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provides coniferyl ferulate(CAS#:54835-76-6) MSDS, density, melting point, boiling point, structure, formula, molecular weight etc. Articles of coniferyl ferulate are included as well.>> amp version: coniferyl ferulate
Refluxing a mixture of 1,10-phenanthroline, (4-fluorophenyl)thiourea and cadmium(II) chloride did not produce the expected mixed-ligand complex but formed a co-crystal of the two ligands, C12H8N2·C7H7FN2S. The asymmetric unit consists of two pairs of the co-crystal molecules. In each (4-fluorophenyl)thiourea molecule, the planes of the N2CS thiourea units are almost perpendicular to the corresponding fluorobenzene rings, subtending angles of 76.53 (7) and 85.25 (7)°. In the crystal, N—H⋯N and N—H⋯S hydrogen bonds form inversion dimers from the co-crystal pairs. A weak π-π interaction between the phenanthroline rings [centroid-centroid distance = 3.7430 (15)a] is also observed.
Bohari M. Yamin,a Halima F. Salem,a and Siti Fairus M. Yusoffa,*
2013 Sep 1;
RNA editing is the post-transcriptional conversion from C to U before translation, providing a unique feature in the regulation of gene expression. Here, we used a robust and efficient method based on RNA-seq from non-ribosomal total RNA to simultaneously measure chloroplast-gene expression and RNA editing efficiency in the Greater Duckweed, Spirodela polyrhiza, a species that provides a new reference for the phylogenetic studies of monocotyledonous plants. We identified 66 editing sites at the genome-wide level, with an average editing efficiency of 76%. We found that the expression levels of chloroplast genes were relatively constant, but 11 RNA editing sites show significant changes in editing efficiency, when fronds turn into turions. Thus, RNA editing efficiency contributes more to the yield of translatable transcripts than steady state mRNA levels. Comparison of RNA editing sites in coconut, Spirodela, maize, and rice suggests that RNA editing originated from a common ancestor.
RNA Editing in Chloroplasts of Spirodela polyrhiza, an Aquatic Monocotelydonous Species
Wenqin Wang, Wei Zhang, Yongrui Wu, ¤ Pal Maliga, and Joachim Messing*
Dysmenorrhoea (painful menstrual cramps) is common. Combined OCPs are recommended in the management of primary dysmenorrhoea.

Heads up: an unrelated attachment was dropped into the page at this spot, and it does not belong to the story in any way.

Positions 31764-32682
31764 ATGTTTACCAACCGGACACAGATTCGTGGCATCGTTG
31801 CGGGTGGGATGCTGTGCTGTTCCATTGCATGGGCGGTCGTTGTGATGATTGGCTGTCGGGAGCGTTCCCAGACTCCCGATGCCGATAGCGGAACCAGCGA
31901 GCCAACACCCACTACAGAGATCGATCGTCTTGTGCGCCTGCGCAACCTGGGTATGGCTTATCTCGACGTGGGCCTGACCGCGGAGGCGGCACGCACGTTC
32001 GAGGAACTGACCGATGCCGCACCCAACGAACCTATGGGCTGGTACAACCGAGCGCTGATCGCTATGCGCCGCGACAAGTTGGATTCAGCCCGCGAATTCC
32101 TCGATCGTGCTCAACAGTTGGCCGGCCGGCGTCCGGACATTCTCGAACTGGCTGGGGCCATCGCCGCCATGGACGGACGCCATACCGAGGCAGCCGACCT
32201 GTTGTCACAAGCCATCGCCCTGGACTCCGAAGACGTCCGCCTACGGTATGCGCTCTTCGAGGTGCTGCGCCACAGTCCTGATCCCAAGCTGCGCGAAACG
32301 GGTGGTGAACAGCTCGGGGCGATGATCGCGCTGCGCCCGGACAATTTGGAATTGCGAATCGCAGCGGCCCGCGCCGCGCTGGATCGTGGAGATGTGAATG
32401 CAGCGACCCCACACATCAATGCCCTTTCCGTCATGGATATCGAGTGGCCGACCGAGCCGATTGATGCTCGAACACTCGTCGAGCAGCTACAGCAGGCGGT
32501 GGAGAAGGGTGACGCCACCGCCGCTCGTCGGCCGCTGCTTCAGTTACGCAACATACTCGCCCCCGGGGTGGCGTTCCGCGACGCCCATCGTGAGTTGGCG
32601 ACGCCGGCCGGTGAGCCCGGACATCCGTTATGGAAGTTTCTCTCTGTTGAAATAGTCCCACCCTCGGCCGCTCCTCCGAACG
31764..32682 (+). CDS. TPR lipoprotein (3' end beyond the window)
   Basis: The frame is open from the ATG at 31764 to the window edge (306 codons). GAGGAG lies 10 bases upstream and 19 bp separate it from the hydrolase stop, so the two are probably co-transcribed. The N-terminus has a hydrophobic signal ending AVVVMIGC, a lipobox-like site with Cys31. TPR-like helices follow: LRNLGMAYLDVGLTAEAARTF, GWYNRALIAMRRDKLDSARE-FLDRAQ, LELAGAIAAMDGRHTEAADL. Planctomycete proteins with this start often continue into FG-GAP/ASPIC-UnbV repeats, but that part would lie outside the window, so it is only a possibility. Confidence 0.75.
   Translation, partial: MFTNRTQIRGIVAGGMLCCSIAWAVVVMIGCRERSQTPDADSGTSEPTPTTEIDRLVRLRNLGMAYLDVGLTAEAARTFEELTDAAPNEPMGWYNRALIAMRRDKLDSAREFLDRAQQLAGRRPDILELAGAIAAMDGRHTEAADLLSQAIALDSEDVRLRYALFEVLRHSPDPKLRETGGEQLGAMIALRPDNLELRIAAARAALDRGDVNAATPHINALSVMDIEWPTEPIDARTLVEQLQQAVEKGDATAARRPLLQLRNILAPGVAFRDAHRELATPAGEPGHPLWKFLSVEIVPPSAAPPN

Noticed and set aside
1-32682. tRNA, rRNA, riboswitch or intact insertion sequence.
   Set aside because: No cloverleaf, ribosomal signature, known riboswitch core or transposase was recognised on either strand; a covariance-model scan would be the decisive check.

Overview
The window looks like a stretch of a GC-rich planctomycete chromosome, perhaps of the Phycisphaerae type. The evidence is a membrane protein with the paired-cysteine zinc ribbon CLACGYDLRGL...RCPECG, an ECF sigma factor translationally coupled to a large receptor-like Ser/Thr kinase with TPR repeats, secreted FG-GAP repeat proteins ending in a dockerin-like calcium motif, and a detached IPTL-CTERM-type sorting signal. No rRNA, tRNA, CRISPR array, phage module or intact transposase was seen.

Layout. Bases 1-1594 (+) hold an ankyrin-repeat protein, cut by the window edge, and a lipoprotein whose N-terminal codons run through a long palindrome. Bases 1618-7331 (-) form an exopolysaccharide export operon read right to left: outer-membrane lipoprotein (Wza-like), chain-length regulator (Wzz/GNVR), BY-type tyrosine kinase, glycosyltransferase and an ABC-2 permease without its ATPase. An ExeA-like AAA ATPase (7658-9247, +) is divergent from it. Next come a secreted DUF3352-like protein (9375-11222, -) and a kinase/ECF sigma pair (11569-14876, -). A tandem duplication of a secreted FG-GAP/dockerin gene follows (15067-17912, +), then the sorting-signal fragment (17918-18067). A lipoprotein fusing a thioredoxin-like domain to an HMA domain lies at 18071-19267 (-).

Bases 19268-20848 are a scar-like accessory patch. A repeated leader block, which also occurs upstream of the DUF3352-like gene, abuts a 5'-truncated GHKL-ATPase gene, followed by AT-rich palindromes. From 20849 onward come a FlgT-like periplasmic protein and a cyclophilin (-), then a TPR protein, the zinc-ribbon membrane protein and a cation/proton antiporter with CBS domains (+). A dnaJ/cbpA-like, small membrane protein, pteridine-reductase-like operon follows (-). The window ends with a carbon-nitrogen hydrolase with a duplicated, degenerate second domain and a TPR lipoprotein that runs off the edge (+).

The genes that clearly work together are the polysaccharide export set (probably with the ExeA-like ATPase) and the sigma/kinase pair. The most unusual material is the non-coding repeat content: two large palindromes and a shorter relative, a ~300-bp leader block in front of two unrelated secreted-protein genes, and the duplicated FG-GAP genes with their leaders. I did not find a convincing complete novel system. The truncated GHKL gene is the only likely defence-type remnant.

To determine the effectiveness and safety of combined oral contraceptive pills for the management of primary dysmenorrhoea.
We conducted electronic searches for randomised controlled trials (RCTs) in the Cochrane Menstrual Disorders and Subfertility Group Register of controlled trials CENTRAL, CCTR, MEDLINE, EMBASE, and CINAHL (first conducted in 2001, updated on 5 November 2008).
RCTs comparing all combined OCPs with other combined OCPs, placebo, no management, or management with nonsteroidal anti‐inflammatories (NSAIDs) were considered.
Data collection and analysis
Twenty three studies were identified and ten were included. Six compared the combined OCP with placebo and four compared different dosages of combined OCP.
One study of low dose oestrogen and four studies of medium dose oestrogen combined OCPs compared with placebo, for a combined total of 497 women, reported pain improvement. For the outcome of pain relief across the different OCPs the pooled OR suggested benefit with OCPs compared to placebo (7 RCTs: Peto OR 2.01 [95% CI 1.32, 3.08]).The Chi‐squared test for heterogeneity showed there is significant heterogeneity with an I2 statistic of 64% and a significant chi‐square test (14.06, df=5, p=0.02). A sensitivity analysis removing the studies with inadequate allocation concealment suggested significant benefit of treatment with the pooled OR of 2.99 (95% CI 1.76, 5.07) and heterogeneity no longer statistically significant and I2 statistic of 0%.
Three studies reported adverse effects (Davis 2005; Hendrix 2002; GPRG 1968) The adverse effects were nausea, headaches and weight gain. Two studies reported if women experienced any side effect and no evidence of an effect was found (3 RCTs: OR = 1.45 (95% 0.71, 2.94). There was no evidence of statistical heterogeneity.
There were no studies identified that compared combined OCP versus non steroidal anti‐inflammatory drugs
There was no evidence of a difference for the pooled studies for 3rd generation pro gestagens (OR = 1.11 (95% CI 0.79 ‐ 1.57)). For the 2nd generation versus 3rd generation the OR was 0.44 (95% CI 0.23‐0.84) suggesting benefit of the 3rd generation OCP but this was for a single study (Winkler 2003).
There is limited evidence for pain improvement with the use of the OCP (both low and medium dose oestrogen) in women with dysmenorrhoea. There is no evidence of a difference between different OCP preparations.
Oral contraceptive pill for primary dysmenorrhoea
Monitoring Editor: Chooi L Wong,corresponding author Cindy Farquhar, Helen Roberts, Michelle Proctor, and Cochrane Gynaecology and Fertility Group